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Antineutrophil Cytoplasmic Antibodies (ANCA, MPO, PR3)

Also Known As:  ANCA Antibodies, cANCA. pANCA. Serine Protease 3. MPO, PR3, Anticytoplasmic Autoantibodies, 3-ANCA, PR3-ANCA, MPO-ANCA, Myeloperoxidase Antibodies, Proteinase 3 Antibodies

Test Panel: C-Reactive Protein (CRP), Complementm Urinalysis, Anti-Saccharomyces cerevisiae Antibodies (ASCA), Calprotectin,
Lactoferrin

ANCA

Why Get Tested:

  • For the diagnosis of Wegener’s granulomatosis.
  • This is also done to follow the course of the disease and monitor the response to treatment of Wegener’s granulomatosis.
  • This may be done for other autoimmune diseases.
  • This test is indicated in case of vasculitis and in inflammatory bowel disease.

When to Get Tested:

  • When you have symptoms such as fever, muscle aches, and weight loss or impaired kidney or lung function that your healthcare practitioner thinks may be due to a vascular autoimmune disorder.
  • When you have symptoms such as persistent or intermittent diarrhea and abdominal pain that your healthcare practitioner suspects may be due to an IBD; when your healthcare practitioner wants to distinguish between CD and UC.

Sample Required:

  • The patient serum is needed.
    • How to get good serum: Take 3 to 5 ml of blood in the disposable syringe or in vacutainer. Keep the syringe for 15 to 30 minutes at 37 °C and then centrifuge for 2 to 4 minutes to get clear serum.
    • No special precaution required.
    • Separate serum as soon as possible and freeze it.
  • Slides from the blood are made and perform the indirect immunofluorescent technique for the neutrophils.
    1. Two types of staining pattern seen for two different antibodies.
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Types of ANCA

  1. When patient sera are incubated with alcohol-fixed neutrophils, indirect immunofluorescence shows two patterns:
  2. c-ANCA (cytoplasmic ANCA) is highly specific 95 to 99% of Wegener’s granulomatosis and there is diffuse granular staining of the cytoplasm of neutrophils and monocytes (by fluorescent antibody technique ).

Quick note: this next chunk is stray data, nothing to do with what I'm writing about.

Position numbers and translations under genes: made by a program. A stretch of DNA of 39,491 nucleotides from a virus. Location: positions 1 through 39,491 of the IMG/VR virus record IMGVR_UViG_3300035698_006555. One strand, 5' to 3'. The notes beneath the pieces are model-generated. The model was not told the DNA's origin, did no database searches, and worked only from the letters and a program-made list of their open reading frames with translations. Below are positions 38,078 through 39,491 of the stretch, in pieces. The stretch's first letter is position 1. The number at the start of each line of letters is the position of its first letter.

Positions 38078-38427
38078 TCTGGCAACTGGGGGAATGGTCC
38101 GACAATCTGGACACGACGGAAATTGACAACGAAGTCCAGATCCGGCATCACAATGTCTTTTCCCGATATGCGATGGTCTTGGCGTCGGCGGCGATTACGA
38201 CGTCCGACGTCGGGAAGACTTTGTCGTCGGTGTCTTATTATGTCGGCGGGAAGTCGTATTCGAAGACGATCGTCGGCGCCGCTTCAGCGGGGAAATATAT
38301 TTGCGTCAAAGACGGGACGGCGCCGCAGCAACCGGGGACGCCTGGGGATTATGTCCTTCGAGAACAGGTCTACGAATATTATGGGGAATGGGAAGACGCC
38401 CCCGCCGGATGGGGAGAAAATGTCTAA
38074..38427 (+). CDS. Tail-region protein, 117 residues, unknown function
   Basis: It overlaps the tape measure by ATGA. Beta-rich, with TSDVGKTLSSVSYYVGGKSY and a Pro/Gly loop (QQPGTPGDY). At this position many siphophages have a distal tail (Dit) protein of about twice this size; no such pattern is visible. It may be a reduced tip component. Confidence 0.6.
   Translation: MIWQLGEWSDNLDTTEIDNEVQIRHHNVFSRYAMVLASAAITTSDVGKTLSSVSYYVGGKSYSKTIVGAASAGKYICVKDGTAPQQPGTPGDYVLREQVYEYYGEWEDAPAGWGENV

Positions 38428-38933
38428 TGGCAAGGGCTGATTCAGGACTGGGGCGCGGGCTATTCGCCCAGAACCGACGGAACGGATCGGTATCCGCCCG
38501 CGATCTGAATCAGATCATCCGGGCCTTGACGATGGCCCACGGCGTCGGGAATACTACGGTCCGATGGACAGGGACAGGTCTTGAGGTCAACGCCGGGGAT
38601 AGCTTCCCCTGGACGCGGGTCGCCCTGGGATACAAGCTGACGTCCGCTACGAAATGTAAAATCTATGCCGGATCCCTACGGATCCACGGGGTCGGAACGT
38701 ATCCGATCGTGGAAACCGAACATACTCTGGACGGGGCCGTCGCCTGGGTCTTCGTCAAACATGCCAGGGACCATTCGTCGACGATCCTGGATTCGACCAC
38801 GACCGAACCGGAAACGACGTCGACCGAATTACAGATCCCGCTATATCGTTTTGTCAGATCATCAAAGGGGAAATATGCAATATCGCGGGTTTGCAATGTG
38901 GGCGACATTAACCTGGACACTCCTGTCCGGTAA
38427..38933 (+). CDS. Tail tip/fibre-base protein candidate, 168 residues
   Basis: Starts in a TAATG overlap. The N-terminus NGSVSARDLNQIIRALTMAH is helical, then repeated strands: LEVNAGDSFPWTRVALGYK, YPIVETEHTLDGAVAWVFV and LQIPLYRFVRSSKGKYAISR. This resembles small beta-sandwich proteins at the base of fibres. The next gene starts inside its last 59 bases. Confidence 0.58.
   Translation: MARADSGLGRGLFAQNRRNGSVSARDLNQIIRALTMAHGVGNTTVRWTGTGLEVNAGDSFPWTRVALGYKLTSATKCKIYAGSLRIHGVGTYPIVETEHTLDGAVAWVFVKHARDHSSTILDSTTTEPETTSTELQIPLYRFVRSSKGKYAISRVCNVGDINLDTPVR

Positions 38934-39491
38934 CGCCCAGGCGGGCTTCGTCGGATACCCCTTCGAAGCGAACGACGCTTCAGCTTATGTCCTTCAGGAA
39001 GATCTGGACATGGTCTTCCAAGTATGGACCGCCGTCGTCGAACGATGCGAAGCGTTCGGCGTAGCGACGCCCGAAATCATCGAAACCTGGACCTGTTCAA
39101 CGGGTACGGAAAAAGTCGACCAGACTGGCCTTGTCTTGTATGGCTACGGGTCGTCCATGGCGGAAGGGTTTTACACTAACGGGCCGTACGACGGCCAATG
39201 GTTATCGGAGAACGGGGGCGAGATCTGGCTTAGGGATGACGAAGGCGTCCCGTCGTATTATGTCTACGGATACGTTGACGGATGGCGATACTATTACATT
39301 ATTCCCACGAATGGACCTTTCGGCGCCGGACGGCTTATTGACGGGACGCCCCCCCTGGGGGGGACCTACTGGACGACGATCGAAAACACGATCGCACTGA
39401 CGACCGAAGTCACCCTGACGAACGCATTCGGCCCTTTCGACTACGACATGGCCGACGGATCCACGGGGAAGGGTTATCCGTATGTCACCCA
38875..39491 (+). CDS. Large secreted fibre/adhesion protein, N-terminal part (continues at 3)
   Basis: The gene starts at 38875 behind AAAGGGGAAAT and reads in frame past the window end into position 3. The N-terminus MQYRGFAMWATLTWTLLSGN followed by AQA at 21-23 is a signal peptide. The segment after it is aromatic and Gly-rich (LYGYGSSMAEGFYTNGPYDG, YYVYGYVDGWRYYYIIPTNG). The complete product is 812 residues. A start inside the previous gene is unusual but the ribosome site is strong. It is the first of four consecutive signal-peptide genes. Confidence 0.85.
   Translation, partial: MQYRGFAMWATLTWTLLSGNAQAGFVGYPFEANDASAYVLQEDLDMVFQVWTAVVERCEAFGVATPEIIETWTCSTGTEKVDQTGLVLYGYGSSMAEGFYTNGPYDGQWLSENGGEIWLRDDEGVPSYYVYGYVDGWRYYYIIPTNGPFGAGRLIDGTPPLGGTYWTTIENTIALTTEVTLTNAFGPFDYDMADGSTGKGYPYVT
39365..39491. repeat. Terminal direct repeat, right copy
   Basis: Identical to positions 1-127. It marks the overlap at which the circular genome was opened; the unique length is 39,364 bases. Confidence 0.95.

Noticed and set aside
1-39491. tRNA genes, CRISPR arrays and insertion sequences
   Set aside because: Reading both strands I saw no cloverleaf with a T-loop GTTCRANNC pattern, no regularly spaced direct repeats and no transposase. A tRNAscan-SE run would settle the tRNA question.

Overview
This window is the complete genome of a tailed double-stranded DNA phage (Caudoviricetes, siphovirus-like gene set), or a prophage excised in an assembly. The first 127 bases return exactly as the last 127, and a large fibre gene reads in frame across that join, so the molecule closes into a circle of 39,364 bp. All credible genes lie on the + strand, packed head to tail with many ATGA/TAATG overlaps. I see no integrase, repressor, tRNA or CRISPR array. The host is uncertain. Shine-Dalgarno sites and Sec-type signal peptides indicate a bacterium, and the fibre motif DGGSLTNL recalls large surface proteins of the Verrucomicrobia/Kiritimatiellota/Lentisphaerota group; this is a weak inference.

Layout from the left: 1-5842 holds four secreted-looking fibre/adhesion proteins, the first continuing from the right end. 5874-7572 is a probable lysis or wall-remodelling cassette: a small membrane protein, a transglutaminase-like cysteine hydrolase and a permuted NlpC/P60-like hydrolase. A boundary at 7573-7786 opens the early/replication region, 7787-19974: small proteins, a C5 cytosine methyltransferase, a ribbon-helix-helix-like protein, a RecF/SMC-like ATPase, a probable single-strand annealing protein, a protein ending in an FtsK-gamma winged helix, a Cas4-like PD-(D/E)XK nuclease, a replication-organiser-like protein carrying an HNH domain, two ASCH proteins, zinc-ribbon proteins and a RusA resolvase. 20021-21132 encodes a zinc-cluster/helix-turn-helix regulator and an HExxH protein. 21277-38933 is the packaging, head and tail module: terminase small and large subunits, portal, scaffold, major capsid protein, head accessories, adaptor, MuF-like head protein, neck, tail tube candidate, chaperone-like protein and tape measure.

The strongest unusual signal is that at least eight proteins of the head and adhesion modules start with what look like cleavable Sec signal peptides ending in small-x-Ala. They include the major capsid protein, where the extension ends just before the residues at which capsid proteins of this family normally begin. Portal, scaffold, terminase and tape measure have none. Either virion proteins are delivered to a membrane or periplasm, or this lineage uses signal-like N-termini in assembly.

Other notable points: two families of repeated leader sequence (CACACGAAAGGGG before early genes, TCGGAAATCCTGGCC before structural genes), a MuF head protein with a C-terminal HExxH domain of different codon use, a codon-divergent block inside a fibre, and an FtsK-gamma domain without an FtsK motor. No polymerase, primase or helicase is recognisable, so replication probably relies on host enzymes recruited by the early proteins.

1. In respiratory disease, it is present in only about 65 % of the cases.
    2. All Wegner’s patients with limited disease in the kidney are not positive for c-ANCA.
    3. When Wegner’s is not active then % drops to 30%.
    4. A negative result for c-ANCA does not rule out Wegener’s.
    5. False positive results are rare.
    6. Rising titer for c-ANCA suggests relapse.
      1. When titer is falling indicates successful treatment.
  3. p-ANCA (perinuclear ANCA)  produces a perinuclear pattern of staining in the neutrophils cytoplasm. 
    1. It is found in about 50% of the patient with kidney disease.
    2. This is also positive (about 75%) in other autoimmune diseases like Ulcerative colitis or sclerosing cholangitis.
  4. c-ANCA appears to have anti-proteinase 3 specificity, while p-ANCA has predominantly anti-myeloperoxidase activity.
    1. Result: Negative when there is very little fluorescence or no fluorescence.

Lab diagnosis

  1. Serological method for the detection of ANCA.
    1. Detection of c-ANCA is sensitive and specific for the diagnosis of Wegener’s disease.
  2. A biopsy is more diagnostic.

Normal values:

  • Serological method
    • Not found normally in the serum.
      • Negative = <1:20
  • ANCA by EIA =
    • Negtive    =     <21 units
    • Weak positive  =  21 to 30 units
    • Positive    =  >30 units.
  • Tissue biopsy:
    • Negative for ANCA by IFA.
    • In positive c-ANCA, then the results are titrated.
    • In positive p-ACNA, MPO (myeloperoxidase) testing is performed by ELIZA.
      1. Not all p-ANCA cases are positive for MPO.

Increased level is seen in:

  • Wegener’s granulomatosis (>90% positive predictive value).
  • Polyarteritis nodosa
  • Necrotising vasculitis.
  • Inflammatory bowel disease.
  • Systemic lupus erythematosus.
  • Rheumatoid arthritis.

p-ANCA is not specific but these are seen in:

  • Polyarteritis nodosum.
  • Primary sclerosing cholangitis.
  • Microscopic polyangiitis.
  • Ulcerative colitis.



Possible References Used


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